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Food Safety Focus (215th Issue, June 2024) – Article 1

Shellfish Toxins - Nemesis of Shellfish Lovers

Reported by Dr. John LUM, Scientific Officer,
Risk Assessment Section, Centre for Food Safety

The Centre for Food Safety (CFS) received referrals from the Centre for Health Protection of two suspected cases of paralytic shellfish poisoning (PSP) and neurotoxic shellfish poisoning (NSP) in April and May 2024 respectively.   Patients in both cases developed symptoms within one hour after consuming a variety of shellfish at home, including conches, scallops, common oriental clams, sea snails and areolate babylons. An overview of shellfish toxins including their sources, modes of transmission, impact on human health and control measures in food will be provided in this article.

What are Shellfish Toxins?

Shellfish toxins are a group of natural toxins produced by certain species of algae known as dinoflagellate. Suspected or confirmed episodes of human poisoning caused by shellfish toxins have been reported worldwide and the more important ones included paralytic shellfish toxins (PSTs), diarrhoetic shellfish toxins (DSTs), neurotoxic shellfish toxins (NSTs), amnesic shellfish toxins (ASTs) and azapiracid shellfish toxins (AZTs).  Details on these shellfish toxins and the symptoms of different shellfish poisoning have been discussed previously.

How do Shellfish become Contaminated with Shellfish Toxins?

Shellfish toxins mostly originate from harmful algal blooms (HABs), commonly known as "red tides", which are caused by certain species of phytoplankton. Since shellfish are filter feeders, they pump water through their systems, filtering out and eating algae and other food particles. When shellfish eat large amounts of these toxic algae during red tides, the toxins will accumulate in the shellfish and sicken people who eat them (Figure 1). Examples of shellfish that have been involved in shellfish poisoning include mussels, clams, oysters, scallops, conches, sea snails and geoducks.

Figure 1: Shellfish filter feed on toxin-producing algae and accumulate the toxins in their bodies, which may eventually cause shellfish poisoning in humans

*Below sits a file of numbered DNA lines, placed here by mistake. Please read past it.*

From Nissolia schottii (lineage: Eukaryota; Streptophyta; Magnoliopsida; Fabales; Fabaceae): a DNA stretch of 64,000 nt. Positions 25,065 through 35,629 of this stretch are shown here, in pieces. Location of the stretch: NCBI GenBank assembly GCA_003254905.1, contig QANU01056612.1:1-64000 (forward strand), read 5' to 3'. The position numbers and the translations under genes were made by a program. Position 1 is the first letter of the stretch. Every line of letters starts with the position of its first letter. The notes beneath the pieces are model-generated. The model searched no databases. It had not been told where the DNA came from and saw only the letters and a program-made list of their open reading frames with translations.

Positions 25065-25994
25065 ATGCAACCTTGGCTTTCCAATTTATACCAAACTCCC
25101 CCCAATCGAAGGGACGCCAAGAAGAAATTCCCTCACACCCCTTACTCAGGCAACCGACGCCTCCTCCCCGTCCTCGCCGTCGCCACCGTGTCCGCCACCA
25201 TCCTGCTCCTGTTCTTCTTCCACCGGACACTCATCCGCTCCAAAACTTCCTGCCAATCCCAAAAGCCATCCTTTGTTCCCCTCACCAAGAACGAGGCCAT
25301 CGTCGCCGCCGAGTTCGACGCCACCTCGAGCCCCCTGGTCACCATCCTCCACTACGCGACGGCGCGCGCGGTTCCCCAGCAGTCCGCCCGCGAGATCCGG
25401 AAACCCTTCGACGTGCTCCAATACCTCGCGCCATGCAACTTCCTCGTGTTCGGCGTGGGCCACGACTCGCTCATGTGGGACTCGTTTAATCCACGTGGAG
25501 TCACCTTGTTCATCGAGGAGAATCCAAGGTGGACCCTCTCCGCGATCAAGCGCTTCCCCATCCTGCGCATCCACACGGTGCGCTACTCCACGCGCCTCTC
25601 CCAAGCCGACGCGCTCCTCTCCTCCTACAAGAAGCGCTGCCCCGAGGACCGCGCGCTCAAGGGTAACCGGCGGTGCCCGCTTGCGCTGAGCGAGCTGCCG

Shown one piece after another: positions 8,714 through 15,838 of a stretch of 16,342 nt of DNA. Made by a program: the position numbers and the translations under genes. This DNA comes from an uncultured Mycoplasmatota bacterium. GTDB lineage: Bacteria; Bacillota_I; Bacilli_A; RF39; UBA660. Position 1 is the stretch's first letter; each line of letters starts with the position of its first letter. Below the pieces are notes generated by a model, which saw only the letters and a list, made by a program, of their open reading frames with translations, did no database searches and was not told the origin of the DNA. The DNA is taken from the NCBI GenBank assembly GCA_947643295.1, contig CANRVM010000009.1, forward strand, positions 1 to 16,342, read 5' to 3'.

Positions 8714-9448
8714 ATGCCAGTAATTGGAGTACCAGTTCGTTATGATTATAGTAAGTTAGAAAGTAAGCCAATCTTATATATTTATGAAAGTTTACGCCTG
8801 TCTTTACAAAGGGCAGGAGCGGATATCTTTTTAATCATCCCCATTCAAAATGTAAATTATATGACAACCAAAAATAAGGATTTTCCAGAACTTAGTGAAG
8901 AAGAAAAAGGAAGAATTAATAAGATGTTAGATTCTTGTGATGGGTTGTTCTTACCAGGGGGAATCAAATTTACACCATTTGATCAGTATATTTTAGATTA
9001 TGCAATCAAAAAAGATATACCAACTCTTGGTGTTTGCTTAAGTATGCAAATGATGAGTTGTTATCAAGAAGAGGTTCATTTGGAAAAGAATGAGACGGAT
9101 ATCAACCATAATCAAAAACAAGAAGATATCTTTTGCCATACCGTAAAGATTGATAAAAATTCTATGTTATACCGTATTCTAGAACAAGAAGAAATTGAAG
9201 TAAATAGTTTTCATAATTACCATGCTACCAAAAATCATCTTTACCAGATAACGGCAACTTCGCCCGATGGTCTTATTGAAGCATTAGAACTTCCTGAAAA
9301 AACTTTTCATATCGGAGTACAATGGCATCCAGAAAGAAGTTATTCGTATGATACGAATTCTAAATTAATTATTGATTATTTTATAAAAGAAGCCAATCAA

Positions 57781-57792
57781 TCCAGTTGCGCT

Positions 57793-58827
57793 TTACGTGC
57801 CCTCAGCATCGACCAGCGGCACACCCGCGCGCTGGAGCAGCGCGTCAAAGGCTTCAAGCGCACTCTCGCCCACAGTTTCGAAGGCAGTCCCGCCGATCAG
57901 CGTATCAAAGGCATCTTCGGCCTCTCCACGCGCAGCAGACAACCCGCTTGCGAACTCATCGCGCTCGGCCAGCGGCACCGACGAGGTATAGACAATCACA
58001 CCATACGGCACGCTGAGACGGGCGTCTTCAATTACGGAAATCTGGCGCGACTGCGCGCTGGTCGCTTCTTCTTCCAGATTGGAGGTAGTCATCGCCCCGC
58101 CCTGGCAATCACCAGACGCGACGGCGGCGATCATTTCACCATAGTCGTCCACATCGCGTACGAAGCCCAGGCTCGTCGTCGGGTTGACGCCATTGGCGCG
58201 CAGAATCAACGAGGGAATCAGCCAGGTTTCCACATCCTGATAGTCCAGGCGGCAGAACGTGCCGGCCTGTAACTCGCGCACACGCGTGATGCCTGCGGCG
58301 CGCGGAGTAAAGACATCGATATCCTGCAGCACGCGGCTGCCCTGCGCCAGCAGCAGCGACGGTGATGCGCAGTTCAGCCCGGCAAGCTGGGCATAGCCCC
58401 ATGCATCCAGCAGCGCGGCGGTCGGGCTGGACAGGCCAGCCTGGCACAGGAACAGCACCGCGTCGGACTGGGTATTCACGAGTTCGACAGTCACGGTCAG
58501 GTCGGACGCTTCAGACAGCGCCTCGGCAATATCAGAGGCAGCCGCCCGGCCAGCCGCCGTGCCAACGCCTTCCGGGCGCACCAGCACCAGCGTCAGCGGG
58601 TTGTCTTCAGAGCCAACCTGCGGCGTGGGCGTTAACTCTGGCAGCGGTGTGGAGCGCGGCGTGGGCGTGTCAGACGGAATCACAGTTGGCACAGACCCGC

Controlling Measures on Shellfish Toxins

The possible presence of shellfish toxins in shellfish, as well as the health consequences to consumers, make shellfish toxins one of the most important hazards associated with shellfish. The amounts of toxins taken up by shellfish and the times that these toxins remain in the shellfish tissues are different for different species of shellfish and depend on growth environment conditions.  It has been reported that some shellfish species can remain toxic for an extended period of time, up to several months, after being exposed to toxins.  Currently, there are no practical and reliable methods to detoxify shellfish that are contaminated with shellfish toxins.

In the international arena, the control of shellfish toxins is mainly achieved through the implementation of algal toxin monitoring programmes, which monitor the presence of toxin producing algae in shellfish harvesting or culture zones in the sea.  The testing of the levels of shellfish toxins in the meat of shellfish is also widely practised in different places. In case toxic algal blooms are noted or shellfish toxins are detected at hazardous levels, the affected sea areas will be closed and suspended from shellfish harvesting and production until toxicological investigation has made clear that the shellfish is free from hazardous amounts of shellfish toxins. Hong Kong has also adopted a similar monitoring programme for shellfish toxins producing algae.

With the advancements in food technology and the globalisation of the food trade, shellfish products can be shipped around the world. Therefore, in addition to adopting monitoring programmes in shellfish harvesting areas, many places have also implemented a food surveillance programme to cover the testing of shellfish toxins on food products available locally.

Myth and Facts

Can I tell if shellfish contain shellfish toxins by how they look?

No. Shellfish containing dangerous levels of shellfish toxins do not look or taste any different from shellfish that are safe to eat. Therefore, toxic shellfish cannot be distinguished from non-toxic ones visually. Laboratory testing of shellfish is the only method of detecting shellfish toxins.

Does cooking shellfish destroy shellfish toxins and make them safe to eat?

Shellfish toxins are heat stable and cannot be destroyed by cooking, freezing or other food preparation procedures. However, as shellfish toxins tend to concentrate in the internal organs of shellfish, the risk of shellfish poisoning can be reduced by removing and discarding all internal organs of shellfish where possible before consumption.

Key Points to Note

Advice to Consumers

Advice to Trade